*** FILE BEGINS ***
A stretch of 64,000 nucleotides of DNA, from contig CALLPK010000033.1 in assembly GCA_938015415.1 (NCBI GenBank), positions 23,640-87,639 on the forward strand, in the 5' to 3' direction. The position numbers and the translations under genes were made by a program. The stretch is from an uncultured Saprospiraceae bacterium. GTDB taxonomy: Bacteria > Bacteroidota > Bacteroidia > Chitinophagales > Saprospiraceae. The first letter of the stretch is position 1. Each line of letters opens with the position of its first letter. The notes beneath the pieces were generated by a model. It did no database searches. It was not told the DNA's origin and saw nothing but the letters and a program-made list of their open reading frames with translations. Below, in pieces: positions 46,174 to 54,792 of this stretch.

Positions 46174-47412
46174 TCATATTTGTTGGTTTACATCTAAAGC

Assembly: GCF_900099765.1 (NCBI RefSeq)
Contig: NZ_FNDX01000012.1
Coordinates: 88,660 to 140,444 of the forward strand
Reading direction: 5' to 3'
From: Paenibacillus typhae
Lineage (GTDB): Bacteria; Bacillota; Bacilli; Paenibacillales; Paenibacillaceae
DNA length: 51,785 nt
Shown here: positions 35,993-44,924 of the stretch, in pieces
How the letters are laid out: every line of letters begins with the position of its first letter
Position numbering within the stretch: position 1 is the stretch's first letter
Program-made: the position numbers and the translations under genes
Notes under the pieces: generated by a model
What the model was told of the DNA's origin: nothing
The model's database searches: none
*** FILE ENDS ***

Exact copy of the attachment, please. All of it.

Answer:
A stretch of 64,000 nucleotides of DNA, from contig CALLPK010000033.1 in assembly GCA_938015415.1 (NCBI GenBank), positions 23,640-87,639 on the forward strand, in the 5' to 3' direction. The position numbers and the translations under genes were made by a program. The stretch is from an uncultured Saprospiraceae bacterium. GTDB taxonomy: Bacteria > Bacteroidota > Bacteroidia > Chitinophagales > Saprospiraceae. The first letter of the stretch is position 1. Each line of letters opens with the position of its first letter. The notes beneath the pieces were generated by a model. It did no database searches. It was not told the DNA's origin and saw nothing but the letters and a program-made list of their open reading frames with translations. Below, in pieces: positions 46,174 to 54,792 of this stretch.

Positions 46174-47412
46174 TCATATTTGTTGGTTTACATCTAAAGC

Assembly: GCF_900099765.1 (NCBI RefSeq)
Contig: NZ_FNDX01000012.1
Coordinates: 88,660 to 140,444 of the forward strand
Reading direction: 5' to 3'
From: Paenibacillus typhae
Lineage (GTDB): Bacteria; Bacillota; Bacilli; Paenibacillales; Paenibacillaceae
DNA length: 51,785 nt
Shown here: positions 35,993-44,924 of the stretch, in pieces
How the letters are laid out: every line of letters begins with the position of its first letter
Position numbering within the stretch: position 1 is the stretch's first letter
Program-made: the position numbers and the translations under genes
Notes under the pieces: generated by a model
What the model was told of the DNA's origin: nothing
The model's database searches: none